People are frightened of the future, of losing all their money, homes, jobs, futures. Fear kills the kinds of inspiration that typically produces weird. When people are scared, it's hard for them to be weird. And then when someone IS weird, everyone just sits there waiting to see what everyone else's reactions will be before providing their own. I miss weird.
    • CommentTimeJun 13th 2010
    @ sseloske— Yes of course you're right, and thanks for the link. I guess I wasn't thinking along the lines of taboo and acceptable, but more along the lines of the miraculous/diabolical, and the way the west (or simply "developed" society) divorces these things from everyday life. From what I know, miraculous things are simply taken for granted in some societies. Does this leave room for our concept of "weird"?

    I dunno, you talk about a word or concept long enough and the semantics start to stretch like taffy. I like the "We ARE the Weird" sentiment mentioned above.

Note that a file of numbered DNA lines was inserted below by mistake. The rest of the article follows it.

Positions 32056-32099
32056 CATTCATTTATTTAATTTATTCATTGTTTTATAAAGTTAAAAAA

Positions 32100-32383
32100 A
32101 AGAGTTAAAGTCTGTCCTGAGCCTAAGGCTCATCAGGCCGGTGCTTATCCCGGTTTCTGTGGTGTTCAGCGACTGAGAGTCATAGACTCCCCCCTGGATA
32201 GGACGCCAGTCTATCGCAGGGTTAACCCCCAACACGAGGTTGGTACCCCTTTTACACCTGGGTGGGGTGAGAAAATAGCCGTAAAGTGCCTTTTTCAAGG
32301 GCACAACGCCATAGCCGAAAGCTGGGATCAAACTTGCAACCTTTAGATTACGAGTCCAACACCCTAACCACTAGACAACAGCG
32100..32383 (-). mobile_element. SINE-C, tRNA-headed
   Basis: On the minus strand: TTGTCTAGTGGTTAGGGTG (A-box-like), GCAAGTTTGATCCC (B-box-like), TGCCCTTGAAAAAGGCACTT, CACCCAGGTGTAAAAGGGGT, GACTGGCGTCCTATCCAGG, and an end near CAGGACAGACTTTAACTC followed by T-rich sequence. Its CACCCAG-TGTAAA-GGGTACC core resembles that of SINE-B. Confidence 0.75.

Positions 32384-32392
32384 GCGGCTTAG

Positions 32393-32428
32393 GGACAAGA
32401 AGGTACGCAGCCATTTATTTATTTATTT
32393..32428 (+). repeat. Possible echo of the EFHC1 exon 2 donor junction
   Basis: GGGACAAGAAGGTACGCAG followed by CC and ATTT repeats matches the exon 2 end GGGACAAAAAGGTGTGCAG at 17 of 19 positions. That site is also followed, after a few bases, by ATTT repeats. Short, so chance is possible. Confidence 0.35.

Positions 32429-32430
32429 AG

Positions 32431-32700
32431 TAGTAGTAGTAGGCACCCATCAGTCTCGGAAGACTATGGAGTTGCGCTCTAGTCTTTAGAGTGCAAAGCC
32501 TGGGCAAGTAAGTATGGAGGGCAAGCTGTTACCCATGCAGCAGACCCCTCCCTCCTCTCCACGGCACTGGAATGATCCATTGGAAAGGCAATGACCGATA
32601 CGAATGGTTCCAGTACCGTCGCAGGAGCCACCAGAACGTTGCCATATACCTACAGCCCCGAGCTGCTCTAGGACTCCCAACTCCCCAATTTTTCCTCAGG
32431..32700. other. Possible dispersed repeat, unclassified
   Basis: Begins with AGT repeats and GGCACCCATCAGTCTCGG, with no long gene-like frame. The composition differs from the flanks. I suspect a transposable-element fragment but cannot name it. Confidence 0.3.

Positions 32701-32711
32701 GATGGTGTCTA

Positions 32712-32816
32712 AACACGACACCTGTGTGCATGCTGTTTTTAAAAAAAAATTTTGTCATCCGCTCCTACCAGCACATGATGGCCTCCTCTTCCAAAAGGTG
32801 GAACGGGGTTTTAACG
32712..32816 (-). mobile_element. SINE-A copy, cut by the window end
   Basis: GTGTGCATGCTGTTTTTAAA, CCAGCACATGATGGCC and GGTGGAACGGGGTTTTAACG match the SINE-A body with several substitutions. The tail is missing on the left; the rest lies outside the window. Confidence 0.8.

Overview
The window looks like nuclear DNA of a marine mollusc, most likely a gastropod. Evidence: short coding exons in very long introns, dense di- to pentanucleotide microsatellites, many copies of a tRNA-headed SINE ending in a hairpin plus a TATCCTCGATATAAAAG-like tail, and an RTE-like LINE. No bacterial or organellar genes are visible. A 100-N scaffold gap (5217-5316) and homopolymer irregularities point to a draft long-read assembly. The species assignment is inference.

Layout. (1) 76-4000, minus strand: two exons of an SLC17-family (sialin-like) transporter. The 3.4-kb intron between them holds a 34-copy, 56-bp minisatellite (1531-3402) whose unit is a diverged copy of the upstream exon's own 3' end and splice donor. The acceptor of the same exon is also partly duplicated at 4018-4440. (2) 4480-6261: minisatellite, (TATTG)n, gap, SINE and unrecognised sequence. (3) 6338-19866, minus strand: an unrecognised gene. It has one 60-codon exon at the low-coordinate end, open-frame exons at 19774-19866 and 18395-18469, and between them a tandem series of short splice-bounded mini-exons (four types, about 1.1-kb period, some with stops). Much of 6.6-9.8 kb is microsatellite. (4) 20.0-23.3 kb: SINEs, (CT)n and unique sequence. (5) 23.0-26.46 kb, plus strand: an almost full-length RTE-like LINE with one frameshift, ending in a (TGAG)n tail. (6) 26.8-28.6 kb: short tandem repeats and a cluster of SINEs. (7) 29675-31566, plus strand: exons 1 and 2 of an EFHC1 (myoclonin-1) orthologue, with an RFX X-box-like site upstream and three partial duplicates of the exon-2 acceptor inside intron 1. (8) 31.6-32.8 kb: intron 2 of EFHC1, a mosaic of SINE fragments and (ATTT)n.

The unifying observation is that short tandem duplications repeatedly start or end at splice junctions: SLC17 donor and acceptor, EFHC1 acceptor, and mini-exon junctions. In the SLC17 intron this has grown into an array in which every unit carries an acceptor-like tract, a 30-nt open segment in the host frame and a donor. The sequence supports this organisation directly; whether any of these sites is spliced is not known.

• CommentTimeJun 14th 2010 edited
    Aw hell I have a bit of time:

    Grabbed this from the


    • adjective 1 suggesting something supernatural; uncanny. 2 informal very strange; bizarre.

    — DERIVATIVES weirdly adverb weirdness noun.

    — ORIGIN originally in the sense "having the power to control destiny": from an Old English word meaning "destiny, fate".

    There is a distinction from the "weird" of the phenomenon and that sense of otherness based on taboo, fear, foreign cultures and cults. I would posit that the phenomenal weird, the "supernatural" is a western invention and obsession. Maybe I'm flogging a dead horse, no?

    ETA: I'm pretty much reiterating what's already been said, but: technology is racing so far past most people's capacity to keep up, the "we're living in science fiction" phrase, that we're now living in a world of magic realism. The foreground and the background have inverted, and the miraculous is an everyday thing for us now. Weird is in your home and when you step out the door, and so on.

    That dead horse is now well flogged.